- The Washington Times - Tuesday, January 11, 2005

BAGHDAD — Prime Minister Iyad Allawi said yesterday that parts of Iraq probably will be too unsafe for people to vote in the Jan. 30 elections, as violence persisted with two bomb blasts killing at least 13 Iraqis in locations north and south of Baghdad.

Mr. Allawi discussed preparations for the elections by telephone with President Bush yesterday, and both leaders underscored the importance of going ahead with the vote as planned, White House spokesman Scott McClellan said.

Mr. Allawi said at a press conference that “hostile forces are trying to hamper this event.”

“Certainly, there will be some pockets that will not be able to participate in the elections for these reasons, but we think that it will not be widespread,” he said.

Iraq’s Anbar province, a vast area that stretches from west of Baghdad to the Jordanian, Syrian and Saudi borders, and the northern city of Mosul have seen little preparation for the vote because of tenuous security.

The capital also is experiencing an increase in insurgent activity, and residents of some districts may be reluctant to vote for fear of attacks on voting places.

Others have cited concerns about the balloting. Late last week, Air Force Brig. Gen. Erv Lessel, the deputy chief of staff for strategic communications in Iraq, said there were two provinces that give the Americans “significant concern” — Anbar, which includes the city of Fallujah, and Nineveh, which includes Mosul. He said the Americans were taking “aggressive action” to ensure the vote can be held there.

Yesterday, Jordan’s ambassador to Washington, Karim Kawar, warned that more than 40 percent of Iraqis would be unable to participate in the vote. “This raises questions about the authenticity of the elections,” he said.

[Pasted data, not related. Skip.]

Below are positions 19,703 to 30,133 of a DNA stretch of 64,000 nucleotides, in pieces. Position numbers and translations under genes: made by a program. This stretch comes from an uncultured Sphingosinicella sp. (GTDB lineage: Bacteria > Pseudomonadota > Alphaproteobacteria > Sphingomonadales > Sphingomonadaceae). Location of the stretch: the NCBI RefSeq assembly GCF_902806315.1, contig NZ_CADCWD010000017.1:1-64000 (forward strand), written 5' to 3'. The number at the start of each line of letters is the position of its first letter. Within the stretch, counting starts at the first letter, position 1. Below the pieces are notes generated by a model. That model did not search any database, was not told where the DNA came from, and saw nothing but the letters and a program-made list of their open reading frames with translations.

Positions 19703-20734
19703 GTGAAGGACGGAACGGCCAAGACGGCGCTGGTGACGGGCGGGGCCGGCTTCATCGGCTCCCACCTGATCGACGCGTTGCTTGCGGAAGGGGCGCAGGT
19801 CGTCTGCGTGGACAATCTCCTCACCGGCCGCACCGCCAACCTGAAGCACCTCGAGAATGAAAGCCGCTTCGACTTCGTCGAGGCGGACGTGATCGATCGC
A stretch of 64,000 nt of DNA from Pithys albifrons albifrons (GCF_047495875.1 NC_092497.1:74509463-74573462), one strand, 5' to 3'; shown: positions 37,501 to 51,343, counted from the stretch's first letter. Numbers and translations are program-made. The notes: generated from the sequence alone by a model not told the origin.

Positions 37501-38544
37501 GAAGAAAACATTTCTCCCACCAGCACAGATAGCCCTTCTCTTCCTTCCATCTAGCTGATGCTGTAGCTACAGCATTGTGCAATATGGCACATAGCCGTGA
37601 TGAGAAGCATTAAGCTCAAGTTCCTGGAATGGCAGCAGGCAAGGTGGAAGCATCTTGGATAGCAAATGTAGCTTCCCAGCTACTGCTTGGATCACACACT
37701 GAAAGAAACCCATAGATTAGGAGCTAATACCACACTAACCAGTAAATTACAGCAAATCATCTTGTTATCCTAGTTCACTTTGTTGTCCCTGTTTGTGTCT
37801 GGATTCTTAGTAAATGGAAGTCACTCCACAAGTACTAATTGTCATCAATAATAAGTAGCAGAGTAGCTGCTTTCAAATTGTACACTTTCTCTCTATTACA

The elections will be held under the system of proportionate representation, and there will be no electoral boundaries. Organizers have said those unable to cast ballots in troubled areas would be allowed to vote elsewhere.

Iraq’s long-oppressed Shi’ite majority has embraced the elections, while influential Sunni clerics are calling for a boycott.

Mr. Allawi said the government was reaching out to tribal and religious leaders in some of Iraq’s volatile areas to try to get them to participate in the vote.

In Cairo, Iraqi Foreign Minister Hoshyar Zebari said the government planned to meet with parties supporting the call for a boycott. He said a nongovernmental organization, the Iraqi Council for Peace and Solidarity, is hosting a conference Sunday in Baghdad on reconciliation between the government and its opponents.

In violence yesterday, a roadside bomb hit a minibus full of Iraqis in Yussifiyah, south of Baghdad. A hospital official in the town said the bomb went off minutes after a U.S. convoy had passed. Seven Iraqis were killed.

A suicide car bomber who targeted a police headquarters in former dictator Saddam Hussein’s hometown of Tikrit killed six persons, U.S. military spokesman Maj. Neal O’Brien said. Police said 12 persons were wounded.

Two militant groups — Ansar al-Sunna and al Qaeda in Iraq, led by Jordanian terrorist Abu Musab Zarqawi — took responsibility for the Tikrit attack in statements posted on the Internet.

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